My hearing isn’t great, but last week I think I heard scratching in the ground of a battleline in next year’s race for the top job in the City of Adelaide.
It came from that grassed area in the park lands west of the Morphett Street bridge just near the railway lines; the old railway shunting yards where a majority of council will almost certainly agree tomorrow night to site the Adelaide CBD’s first, permanent helipad.
And hey, it’s about time we had one of those! Melbourne’s got one, why shouldn’t we?
I’ve never really embraced “me-tooism”, but it’s one of those simple propositions that often gets media traction. This helicopter landing site is way more interesting.
First conceived in council in 2014 by Stephen Yarwood and then rebirthed by my councillor colleague Houssam Abiad in 2015, Martin Haese has adopted the baby as though it were his own.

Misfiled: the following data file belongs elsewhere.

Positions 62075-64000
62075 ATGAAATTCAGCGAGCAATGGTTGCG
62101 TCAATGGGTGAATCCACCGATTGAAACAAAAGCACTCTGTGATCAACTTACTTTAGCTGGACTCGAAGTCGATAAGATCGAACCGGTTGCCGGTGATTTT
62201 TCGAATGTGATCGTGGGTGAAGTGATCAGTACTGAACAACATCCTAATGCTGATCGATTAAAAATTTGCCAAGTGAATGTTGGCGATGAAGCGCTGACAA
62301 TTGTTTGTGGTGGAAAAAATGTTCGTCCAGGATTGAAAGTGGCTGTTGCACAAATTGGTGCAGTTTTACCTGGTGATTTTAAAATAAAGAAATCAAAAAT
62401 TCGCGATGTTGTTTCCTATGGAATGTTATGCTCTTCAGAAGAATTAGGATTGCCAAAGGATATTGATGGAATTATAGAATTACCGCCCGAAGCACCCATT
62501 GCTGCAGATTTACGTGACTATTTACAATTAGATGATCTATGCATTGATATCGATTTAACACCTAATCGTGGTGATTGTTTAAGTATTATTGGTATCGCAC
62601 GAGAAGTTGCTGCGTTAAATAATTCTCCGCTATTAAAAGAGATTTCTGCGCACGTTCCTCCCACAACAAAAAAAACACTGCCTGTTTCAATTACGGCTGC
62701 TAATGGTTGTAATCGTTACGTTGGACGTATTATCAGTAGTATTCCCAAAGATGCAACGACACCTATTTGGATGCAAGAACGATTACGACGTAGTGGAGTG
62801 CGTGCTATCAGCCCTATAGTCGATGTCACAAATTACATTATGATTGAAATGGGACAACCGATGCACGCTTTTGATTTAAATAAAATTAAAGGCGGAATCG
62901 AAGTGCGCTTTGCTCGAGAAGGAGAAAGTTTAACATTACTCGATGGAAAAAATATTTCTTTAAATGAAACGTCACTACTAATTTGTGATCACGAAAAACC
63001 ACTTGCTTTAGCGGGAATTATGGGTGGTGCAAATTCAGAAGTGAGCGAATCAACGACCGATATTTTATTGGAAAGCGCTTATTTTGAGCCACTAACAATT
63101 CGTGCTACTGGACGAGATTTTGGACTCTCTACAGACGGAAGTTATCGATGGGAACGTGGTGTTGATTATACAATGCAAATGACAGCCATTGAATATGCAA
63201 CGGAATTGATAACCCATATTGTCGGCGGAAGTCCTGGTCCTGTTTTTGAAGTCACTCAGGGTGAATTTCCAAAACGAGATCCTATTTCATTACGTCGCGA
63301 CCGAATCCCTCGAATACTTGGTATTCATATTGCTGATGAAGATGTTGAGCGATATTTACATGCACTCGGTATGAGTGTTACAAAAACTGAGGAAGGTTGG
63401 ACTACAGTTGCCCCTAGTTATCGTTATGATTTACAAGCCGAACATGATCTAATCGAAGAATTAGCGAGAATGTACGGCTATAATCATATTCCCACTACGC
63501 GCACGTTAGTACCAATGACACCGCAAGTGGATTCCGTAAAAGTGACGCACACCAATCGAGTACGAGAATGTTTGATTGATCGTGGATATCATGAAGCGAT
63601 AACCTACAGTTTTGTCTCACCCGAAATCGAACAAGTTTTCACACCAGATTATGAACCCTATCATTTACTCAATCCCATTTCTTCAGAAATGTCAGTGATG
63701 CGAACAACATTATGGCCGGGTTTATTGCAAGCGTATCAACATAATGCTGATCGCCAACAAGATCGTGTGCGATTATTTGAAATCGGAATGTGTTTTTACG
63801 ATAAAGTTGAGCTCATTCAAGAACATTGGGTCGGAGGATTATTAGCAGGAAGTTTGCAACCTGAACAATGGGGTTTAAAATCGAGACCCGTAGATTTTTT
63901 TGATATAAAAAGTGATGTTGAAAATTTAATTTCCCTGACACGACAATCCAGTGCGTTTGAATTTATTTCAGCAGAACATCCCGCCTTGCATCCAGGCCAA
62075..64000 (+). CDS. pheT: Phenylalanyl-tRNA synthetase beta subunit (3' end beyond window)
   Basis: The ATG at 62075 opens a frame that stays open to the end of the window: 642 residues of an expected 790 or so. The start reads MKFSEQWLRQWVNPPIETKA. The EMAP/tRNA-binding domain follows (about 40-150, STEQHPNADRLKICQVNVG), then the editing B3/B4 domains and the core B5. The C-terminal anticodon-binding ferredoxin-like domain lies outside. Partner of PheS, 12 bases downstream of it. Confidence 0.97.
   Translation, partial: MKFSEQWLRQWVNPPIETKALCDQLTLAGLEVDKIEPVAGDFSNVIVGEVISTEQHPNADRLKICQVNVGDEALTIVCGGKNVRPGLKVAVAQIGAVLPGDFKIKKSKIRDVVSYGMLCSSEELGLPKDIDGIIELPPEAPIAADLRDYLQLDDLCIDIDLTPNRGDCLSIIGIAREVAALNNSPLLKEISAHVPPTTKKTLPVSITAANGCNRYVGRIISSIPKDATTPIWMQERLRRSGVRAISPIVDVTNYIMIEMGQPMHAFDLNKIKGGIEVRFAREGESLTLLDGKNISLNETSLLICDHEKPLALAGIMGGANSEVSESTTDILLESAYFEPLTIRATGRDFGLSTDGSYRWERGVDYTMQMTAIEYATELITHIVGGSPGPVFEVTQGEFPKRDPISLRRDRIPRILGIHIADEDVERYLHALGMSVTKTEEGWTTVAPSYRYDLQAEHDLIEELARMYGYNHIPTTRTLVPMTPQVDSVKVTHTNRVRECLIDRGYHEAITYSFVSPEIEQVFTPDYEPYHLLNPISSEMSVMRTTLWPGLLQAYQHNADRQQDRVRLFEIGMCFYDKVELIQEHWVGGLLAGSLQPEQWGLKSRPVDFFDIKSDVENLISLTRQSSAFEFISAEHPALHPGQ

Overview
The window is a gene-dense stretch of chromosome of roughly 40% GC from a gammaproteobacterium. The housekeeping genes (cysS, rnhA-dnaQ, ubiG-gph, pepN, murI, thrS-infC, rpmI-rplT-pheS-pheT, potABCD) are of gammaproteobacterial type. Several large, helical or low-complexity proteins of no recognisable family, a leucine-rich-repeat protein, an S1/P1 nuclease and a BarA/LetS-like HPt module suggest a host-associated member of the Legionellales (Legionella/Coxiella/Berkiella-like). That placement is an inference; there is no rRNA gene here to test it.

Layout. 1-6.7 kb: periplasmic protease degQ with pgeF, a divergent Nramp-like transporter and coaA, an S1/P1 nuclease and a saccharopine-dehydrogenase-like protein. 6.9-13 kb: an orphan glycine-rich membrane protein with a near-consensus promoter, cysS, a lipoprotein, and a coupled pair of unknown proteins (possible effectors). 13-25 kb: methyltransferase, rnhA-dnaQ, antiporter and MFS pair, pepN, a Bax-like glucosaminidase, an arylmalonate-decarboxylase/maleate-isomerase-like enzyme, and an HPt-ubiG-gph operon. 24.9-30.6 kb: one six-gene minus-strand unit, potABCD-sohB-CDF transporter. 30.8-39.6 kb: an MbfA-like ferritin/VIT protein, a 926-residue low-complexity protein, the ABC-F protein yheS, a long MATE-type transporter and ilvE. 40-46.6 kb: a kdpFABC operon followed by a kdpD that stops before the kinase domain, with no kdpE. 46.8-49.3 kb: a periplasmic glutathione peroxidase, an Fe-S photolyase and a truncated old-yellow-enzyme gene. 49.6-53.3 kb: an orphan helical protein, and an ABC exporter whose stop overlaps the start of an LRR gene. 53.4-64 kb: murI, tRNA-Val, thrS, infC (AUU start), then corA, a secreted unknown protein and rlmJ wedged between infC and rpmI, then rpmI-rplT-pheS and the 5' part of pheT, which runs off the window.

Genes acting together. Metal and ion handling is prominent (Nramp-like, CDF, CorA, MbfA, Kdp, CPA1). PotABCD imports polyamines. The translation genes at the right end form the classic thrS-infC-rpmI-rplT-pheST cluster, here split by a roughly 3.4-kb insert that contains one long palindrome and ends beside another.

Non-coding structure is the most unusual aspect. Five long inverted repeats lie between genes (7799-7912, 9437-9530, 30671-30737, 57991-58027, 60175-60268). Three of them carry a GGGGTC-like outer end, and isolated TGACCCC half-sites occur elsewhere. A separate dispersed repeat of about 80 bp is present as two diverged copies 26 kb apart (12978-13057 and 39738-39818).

In public or private, the presiding officer of the Adelaide City Council and the Adelaide Park Lands Authority (APLA) has left no-one in doubt this is a favoured child.
The council bureaucracy he indirectly influences has been going “goo goo gaga” as well, declaring the location for the passengers of Harry the Helicopter (my apologies to the author of Thomas the Tank Engine) will lead to “memorable and meaningful” views of the Adelaide park lands.
However, a public consultation last month into the suitability of the site showed “park lands aware South Australians (as one who responded told me) …. just don’t buy it”.
And they didn’t buy it in a big way. Of the 51 submissions, more than 80 per cent of them gave it the big thumbs down.
They objected to a lot, including the consultation. They believed the council gave them too little detail to provide informed comment. The proposed site, marked only by an “X”, contained no dimensions. Nothing about buildings. Quiet on fencing. No safety issues canvassed. Zip on operating hours. Missing explanations of flight paths. No assessment of impacts on flora and fauna. Devoid of expected noise levels or proposed mitigation measures. Lease conditions not stated. Same for credentials of the lease-holder.